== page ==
- All Photos
Step 6 I divested the prosthesis, adjusted the occlusion and customized the final denture base. Using Candulor’s Aesthetic Color Kit with cold-cure acrylic modifiers, I applied natural colors to the soft tissue. Next, I polished the prosthesis to a high luster to seal the pores of the acrylic base. To achieve healthy, natural-looking gingiva, I studied the texture and color patterns of gingiva from my collection of before-and-after ceramic veneer photos.
Step 2 I used the Gerber technique to establish proper occlusion with the PhysioStar teeth. I decided to make a fixed ceramic-acrylic hybrid bridge with no ridge lap on the multi-unit mandibular implants. I used a high noble, white gold ceramic alloy for optimal biocompatibility and to give the underbody of the bridge a hygienic, non-porous ceramic surface for long-term results.
I opted for a ceramic hybrid bridge because it’s easier to maintain long term. The new light-cured gingival composites blend and bond beautifully to both the hard-packed, heat-cured denture acrylic and ceramic underbody, giving the dentist a cost-effective, easy way to repair or replace chipped denture teeth chairside. Plus, the patient won’t have to go without his teeth if a repair is needed.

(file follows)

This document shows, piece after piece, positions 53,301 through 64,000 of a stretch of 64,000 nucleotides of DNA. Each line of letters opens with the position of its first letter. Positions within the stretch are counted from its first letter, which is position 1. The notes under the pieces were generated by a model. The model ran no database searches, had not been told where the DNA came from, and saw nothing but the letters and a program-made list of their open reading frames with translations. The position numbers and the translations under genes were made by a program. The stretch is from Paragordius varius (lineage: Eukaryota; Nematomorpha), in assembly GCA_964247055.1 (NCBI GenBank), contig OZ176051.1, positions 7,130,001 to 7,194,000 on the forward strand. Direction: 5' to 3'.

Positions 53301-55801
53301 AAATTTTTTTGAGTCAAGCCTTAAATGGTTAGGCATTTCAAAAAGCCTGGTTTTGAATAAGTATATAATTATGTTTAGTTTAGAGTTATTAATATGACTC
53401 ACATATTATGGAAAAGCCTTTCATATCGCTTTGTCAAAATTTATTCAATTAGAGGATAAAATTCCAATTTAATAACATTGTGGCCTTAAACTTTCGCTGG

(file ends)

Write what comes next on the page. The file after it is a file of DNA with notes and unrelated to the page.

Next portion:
Andrea Hegedus, CDT, is the owner of Great Lakes Smile Design Studio, in Muskegon, MI. With 25 years of experience, she completed a B.S. with Honors in Prosthodontics from Ferris State University in 1990; is a memberå of the AACD, Francis B. Vedder Study Club, NADL and MACDL; and actively participates in the AACåD’s Give Back A Smile program for domestic abuse victims. She can be reached at Andrea@glsmiledesign.com, www.glsmiledesignstudio.com and via the Great Lakes Smile Design Studio page on Facebook.
Step 1 Models with the plaster wall were provided and I mounted them to a semi-adjustable Candulor Articulator and made Splash Putty Guides (from Discus Dental) that helped maintain the patient’s smile line and muscular facial parameters throughout the fabrication.
Step 9 For my digital documentation of the case, I selected the photos demonstrating each fabrication step and used Apple’s Keynote application to create the presentation.
The competition was extremely challenging, knowing each fabrication step was going to be graded for quality and that I had to provide excellent, high-resolution, untouched photos for credibility. It was by far the most detailed learning experience I’ve ever had. The playing field quickly evened out because of the multiple steps you need to successfully complete; even the most experienced technician can make a catastrophic mistake. The ultimate heart and soul of the experience was to keep going even when I thought I had failed, because the final step was understanding my own potential to cross the finish line. The competition was a great way to push new ideas in a safe environment and to see all the fantastic results from other technicians around the world.